I'm not after the ol' nest egg lasting till I croak. I'm after leaving something behind so that kidz have a war chest after I'm gone. Based on observation, they'll both use it to advantage.

Given that I'm a "knowledge worker" in tech, I aim to work till I've got that margin of safety (or until I get kicked to the curb, whichever comes first, lol!) I'm thinking it's several years on top of what I had planned, in order to avoid liquidating assets in a negative-return environment. Remaining employed postpones the day of reckoning.
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Old 09-06-2015, 02:33 PM
 
13,979 posts, read 7,446,942 times
Reputation: 25549
Quote:
Originally Posted by jane_sm1th73 View Post
This is ugly but it has to be said.

Who among us is not feverishly recalculating prospective retirement survivability, given the
market doldrums?
I pay more attention to my mother's brokerage account. She is more than 60% in stocks. I've adopted a strategy of liquidating the highest risk things first and liquidating enough to pay her assisted living bills for the year. I'll be selling a chunk the first week of January unless something funky is happening with the market. This is all about deciding when the pay the capital gain tax versus the risk of the market collapsing.

I have more than half my portfolio in cash at the moment waiting for a buying opportunity. I'm not planning to touch the equity part for a decade so I don't watch the stock part of my portfolio very carefully.
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Old 09-06-2015, 03:00 PM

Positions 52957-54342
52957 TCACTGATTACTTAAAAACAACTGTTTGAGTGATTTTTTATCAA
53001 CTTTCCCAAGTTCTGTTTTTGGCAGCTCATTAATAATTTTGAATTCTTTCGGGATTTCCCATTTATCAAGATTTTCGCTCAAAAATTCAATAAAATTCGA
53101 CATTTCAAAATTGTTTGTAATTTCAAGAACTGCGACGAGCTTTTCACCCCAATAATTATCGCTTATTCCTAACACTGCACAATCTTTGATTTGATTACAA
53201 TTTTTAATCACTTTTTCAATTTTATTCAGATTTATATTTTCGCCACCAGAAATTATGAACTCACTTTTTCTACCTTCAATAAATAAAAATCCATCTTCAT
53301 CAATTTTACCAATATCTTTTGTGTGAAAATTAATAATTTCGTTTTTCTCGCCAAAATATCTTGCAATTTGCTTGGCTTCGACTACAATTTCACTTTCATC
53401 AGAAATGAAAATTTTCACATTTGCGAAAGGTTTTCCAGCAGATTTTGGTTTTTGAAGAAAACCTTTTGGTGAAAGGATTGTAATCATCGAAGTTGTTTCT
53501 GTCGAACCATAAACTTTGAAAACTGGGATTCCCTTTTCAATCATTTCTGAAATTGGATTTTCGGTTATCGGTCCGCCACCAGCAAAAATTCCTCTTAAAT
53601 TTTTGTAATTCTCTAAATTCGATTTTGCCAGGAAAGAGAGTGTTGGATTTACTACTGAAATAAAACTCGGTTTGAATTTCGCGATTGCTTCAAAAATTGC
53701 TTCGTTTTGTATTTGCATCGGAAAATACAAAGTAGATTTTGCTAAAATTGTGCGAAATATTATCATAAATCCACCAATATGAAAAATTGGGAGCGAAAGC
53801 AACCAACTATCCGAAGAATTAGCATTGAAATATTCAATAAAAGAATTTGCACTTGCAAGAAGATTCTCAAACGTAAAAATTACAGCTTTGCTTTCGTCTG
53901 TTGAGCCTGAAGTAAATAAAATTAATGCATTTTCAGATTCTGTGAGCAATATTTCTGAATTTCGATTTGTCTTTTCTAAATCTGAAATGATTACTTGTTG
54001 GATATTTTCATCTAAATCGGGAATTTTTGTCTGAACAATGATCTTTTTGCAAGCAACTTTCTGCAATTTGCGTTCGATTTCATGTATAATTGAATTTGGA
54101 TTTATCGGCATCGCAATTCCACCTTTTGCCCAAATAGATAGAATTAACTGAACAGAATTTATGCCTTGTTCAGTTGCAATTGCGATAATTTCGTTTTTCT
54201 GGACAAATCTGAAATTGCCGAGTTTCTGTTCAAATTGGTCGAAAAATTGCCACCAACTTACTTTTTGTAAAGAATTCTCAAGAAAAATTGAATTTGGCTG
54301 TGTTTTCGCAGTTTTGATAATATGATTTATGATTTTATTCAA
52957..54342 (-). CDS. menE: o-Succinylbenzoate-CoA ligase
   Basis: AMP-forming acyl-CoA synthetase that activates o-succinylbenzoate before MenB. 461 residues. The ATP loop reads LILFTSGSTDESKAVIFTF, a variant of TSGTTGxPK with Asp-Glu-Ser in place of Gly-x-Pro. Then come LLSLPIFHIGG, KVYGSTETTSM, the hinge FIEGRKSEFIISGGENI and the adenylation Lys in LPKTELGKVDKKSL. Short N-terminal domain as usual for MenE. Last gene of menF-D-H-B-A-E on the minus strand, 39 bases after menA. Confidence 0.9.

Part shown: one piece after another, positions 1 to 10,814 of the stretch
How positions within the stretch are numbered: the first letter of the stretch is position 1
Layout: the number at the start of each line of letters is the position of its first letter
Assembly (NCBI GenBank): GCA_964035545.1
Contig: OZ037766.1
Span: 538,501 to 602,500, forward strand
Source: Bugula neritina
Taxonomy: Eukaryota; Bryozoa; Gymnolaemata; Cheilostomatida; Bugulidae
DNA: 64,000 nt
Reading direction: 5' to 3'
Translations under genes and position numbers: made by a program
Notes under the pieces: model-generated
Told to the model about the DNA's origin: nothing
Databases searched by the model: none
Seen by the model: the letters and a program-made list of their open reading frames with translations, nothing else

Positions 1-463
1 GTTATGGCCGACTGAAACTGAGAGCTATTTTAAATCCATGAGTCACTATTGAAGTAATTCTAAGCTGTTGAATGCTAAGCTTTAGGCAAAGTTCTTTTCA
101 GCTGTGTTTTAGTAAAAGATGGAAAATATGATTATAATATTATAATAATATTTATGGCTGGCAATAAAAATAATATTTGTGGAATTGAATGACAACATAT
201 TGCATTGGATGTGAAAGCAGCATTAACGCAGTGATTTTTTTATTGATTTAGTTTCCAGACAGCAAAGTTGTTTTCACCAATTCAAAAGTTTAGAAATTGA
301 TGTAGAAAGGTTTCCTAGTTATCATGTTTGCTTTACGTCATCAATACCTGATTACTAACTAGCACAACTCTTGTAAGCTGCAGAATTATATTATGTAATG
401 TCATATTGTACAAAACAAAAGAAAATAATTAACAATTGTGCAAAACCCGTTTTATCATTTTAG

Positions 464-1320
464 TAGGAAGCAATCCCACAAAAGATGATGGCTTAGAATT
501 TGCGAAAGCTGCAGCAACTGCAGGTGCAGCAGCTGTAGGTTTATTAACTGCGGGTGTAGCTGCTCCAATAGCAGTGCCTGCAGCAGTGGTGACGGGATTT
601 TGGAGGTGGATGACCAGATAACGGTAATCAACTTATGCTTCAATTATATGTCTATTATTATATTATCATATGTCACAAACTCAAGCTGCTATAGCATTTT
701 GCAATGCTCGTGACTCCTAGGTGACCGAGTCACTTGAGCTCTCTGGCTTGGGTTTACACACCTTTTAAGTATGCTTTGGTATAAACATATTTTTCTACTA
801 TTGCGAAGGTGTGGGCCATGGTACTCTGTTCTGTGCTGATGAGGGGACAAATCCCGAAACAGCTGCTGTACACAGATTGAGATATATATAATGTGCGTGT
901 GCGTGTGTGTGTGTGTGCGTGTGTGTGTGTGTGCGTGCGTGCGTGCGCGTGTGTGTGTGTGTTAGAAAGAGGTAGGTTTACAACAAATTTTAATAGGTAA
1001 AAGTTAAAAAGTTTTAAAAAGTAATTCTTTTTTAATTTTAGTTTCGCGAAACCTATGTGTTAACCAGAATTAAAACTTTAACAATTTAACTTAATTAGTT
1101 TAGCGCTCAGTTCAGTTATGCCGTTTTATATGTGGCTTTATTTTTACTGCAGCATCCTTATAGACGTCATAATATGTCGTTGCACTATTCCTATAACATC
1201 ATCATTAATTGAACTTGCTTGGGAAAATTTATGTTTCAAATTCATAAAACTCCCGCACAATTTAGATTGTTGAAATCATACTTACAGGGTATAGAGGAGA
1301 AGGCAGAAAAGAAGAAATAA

48,516 posts, read 84,021,758 times
Reputation: 18050
I personally think retirement age is individual. I know people who will never willingly retire. At retire at 52 but realizes like most things people differ.
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Old 09-06-2015, 03:43 PM
 
Location: NC Piedmont
3,911 posts, read 2,884,049 times
Reputation: 6291
Quote:
Originally Posted by jane_sm1th73 View Post
This is ugly but it has to be said.

Who among us is not feverishly recalculating prospective retirement survivability, given the
market doldrums?

We've been schooled by Mathjak and others about sequence-of-returns risk.

We read Wade Pfau's (and others') learned studies - the conclusion is pretty stark.
One of the few times I feel pretty smart about getting more conservative in my investment strategy. I am only down about 4%. It could get worse, of course. My numbers can work with what I have so I am trying to reduce the risk and accept small gains as the likely result in around 7 years when I retire. I am still maxing out contributions while I can.
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Old 09-06-2015, 07:41 PM
 
1,734 posts, read 1,952,024 times